Two Poems by Sal Teodoro

The Cats

I have been kidnapped by the cats.
They take their hostages in the night.
Ten of them, maybe twenty feline captors.
This is a town of cats. A world of them.
They flood the rotunda. To cross bodies
of water, they ride us while we swim.
The world has been taken over by the cats.
They tell time by the tail-cast
shadows on the sidewalk.


(After Bolaño)

There used to be parties
In dark rooms
Salty wine broken glasses
We used to read to each other
Argue about politics over plates of pad thai
Once a poet took her chili-smeared
Thumb and put it in my mouth
She said: taste weep make music dance
In these parties you were guaranteed to fall
Into love with someone by the end
Tumbling drunk back to our basement
Apartments, our fridges of leftover ramen,
Ceilings speckled black mold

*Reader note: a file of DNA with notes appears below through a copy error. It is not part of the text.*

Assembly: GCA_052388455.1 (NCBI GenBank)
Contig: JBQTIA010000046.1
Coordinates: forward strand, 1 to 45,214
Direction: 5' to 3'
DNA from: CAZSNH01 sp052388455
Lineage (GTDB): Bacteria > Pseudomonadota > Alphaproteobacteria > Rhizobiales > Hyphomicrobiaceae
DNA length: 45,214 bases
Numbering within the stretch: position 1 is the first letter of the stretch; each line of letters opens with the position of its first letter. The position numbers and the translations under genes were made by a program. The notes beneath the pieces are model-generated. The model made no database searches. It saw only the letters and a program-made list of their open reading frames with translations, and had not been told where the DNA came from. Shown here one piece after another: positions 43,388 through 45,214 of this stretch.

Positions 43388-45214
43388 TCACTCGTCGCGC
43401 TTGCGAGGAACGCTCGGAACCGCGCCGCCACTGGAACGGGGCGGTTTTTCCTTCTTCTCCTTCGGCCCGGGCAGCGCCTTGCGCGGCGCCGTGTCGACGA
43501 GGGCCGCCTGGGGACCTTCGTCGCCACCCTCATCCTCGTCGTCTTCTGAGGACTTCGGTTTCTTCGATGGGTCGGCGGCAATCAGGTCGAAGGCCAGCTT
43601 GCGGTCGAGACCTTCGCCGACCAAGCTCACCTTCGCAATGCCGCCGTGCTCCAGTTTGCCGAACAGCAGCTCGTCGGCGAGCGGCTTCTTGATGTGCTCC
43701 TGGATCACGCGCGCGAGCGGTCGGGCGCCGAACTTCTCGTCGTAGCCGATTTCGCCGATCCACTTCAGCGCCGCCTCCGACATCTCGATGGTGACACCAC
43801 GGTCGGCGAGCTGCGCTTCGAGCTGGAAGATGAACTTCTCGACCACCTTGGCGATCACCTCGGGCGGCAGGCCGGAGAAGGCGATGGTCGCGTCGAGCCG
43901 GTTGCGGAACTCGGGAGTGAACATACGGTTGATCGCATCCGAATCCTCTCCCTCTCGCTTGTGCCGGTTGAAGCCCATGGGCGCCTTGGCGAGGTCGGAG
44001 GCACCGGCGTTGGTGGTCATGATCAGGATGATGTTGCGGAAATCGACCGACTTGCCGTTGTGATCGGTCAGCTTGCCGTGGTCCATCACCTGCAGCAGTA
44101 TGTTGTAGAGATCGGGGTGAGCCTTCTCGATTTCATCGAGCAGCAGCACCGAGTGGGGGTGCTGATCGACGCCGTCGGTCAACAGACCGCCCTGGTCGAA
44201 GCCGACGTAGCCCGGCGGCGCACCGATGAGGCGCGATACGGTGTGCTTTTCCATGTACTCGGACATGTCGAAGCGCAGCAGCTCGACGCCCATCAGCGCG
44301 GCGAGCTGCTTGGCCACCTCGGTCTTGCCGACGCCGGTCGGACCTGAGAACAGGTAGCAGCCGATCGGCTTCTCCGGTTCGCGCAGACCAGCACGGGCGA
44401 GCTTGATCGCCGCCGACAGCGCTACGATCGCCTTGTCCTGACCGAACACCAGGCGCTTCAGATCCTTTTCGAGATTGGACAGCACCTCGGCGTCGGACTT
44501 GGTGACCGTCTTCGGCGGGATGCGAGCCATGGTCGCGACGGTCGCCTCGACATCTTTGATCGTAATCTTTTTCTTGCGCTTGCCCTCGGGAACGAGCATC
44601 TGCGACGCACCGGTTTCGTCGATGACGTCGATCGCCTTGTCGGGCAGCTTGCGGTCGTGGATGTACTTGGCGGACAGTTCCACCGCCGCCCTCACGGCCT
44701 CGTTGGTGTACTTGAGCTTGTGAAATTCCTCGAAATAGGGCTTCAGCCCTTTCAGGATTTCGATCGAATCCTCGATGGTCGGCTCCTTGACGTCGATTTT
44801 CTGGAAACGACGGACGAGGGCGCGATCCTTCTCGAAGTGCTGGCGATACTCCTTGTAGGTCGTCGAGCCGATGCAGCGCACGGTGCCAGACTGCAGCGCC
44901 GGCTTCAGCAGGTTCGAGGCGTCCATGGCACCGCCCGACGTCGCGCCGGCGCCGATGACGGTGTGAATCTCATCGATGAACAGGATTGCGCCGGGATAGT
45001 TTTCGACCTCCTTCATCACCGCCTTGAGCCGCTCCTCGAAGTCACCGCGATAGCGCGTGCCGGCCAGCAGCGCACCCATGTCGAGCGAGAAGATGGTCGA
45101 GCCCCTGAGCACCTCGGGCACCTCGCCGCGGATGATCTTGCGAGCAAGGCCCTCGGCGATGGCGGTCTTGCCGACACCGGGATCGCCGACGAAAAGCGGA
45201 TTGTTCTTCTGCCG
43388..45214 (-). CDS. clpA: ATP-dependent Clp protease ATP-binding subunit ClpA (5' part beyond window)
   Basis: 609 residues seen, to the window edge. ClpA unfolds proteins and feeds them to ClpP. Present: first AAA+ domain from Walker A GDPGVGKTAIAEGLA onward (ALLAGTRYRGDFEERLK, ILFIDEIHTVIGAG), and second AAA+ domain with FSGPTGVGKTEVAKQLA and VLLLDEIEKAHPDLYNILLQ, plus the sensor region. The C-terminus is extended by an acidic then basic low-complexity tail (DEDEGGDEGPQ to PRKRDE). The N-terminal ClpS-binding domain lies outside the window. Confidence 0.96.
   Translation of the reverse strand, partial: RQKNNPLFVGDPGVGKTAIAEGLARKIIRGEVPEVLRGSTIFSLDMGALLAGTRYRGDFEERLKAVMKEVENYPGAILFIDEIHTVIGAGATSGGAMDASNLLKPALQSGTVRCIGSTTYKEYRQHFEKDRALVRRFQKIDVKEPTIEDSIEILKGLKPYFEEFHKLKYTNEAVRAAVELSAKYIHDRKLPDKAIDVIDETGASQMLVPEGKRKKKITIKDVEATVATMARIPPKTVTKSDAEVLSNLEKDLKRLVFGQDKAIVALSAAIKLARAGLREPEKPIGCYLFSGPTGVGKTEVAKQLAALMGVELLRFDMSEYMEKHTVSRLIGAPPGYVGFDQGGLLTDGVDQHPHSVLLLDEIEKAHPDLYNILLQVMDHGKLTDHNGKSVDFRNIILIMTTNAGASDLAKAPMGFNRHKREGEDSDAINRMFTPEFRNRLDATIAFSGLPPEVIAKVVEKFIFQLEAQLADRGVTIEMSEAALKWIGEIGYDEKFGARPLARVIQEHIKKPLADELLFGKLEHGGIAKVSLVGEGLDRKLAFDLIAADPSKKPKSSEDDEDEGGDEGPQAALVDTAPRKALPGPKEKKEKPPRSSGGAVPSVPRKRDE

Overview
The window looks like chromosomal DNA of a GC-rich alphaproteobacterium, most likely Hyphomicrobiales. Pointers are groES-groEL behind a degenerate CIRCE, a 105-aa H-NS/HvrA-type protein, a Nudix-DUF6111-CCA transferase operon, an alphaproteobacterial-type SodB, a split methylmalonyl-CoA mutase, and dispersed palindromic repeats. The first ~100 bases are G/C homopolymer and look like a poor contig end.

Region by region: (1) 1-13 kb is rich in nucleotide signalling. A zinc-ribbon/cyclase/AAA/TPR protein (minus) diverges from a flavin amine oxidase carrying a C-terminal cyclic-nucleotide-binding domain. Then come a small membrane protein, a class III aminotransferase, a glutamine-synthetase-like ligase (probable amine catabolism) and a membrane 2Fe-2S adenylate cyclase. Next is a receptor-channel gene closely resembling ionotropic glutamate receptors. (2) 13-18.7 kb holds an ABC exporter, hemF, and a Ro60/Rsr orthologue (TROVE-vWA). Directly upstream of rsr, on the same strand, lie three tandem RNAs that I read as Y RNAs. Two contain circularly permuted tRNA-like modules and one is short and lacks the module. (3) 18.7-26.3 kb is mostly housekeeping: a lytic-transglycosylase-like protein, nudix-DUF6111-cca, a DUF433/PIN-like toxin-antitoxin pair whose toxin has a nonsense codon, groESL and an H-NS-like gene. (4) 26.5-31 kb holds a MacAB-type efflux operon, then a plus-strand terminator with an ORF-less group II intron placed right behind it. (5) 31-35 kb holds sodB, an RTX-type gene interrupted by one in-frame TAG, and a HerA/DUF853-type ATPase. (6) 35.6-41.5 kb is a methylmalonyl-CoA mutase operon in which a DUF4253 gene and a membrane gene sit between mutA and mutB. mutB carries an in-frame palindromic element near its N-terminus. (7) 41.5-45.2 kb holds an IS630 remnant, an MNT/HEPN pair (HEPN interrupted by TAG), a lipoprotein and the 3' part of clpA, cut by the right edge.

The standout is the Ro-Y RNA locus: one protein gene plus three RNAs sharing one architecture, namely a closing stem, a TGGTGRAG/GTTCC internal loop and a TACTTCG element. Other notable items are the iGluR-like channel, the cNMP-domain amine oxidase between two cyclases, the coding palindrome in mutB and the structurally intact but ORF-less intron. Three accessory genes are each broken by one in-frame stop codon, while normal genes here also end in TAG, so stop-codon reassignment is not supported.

But the poet: the chili’s juices made my jaw
Clench. She let my teeth grip her skin.
When a fight broke out over modernism
We slouched into one another in the corner
Invisible to everyone but ourselves
Her finger wrapped in a bubble-gum pink bandaid.
One hand in my pocket, she said You’ll forget
All about this. And I did for a while.
Now I’m ancient, those parties gone, so
Gone. But I cut a chili today making dinner.
Without thinking, I put my thumb against
My lips. And for her
I tasted, wept, made music, danced.


Sal Teodoro lives on the east coast of Canada. His poems have been published in The Antonym, Feral, Ghost Colophon, and The Trinity Review.

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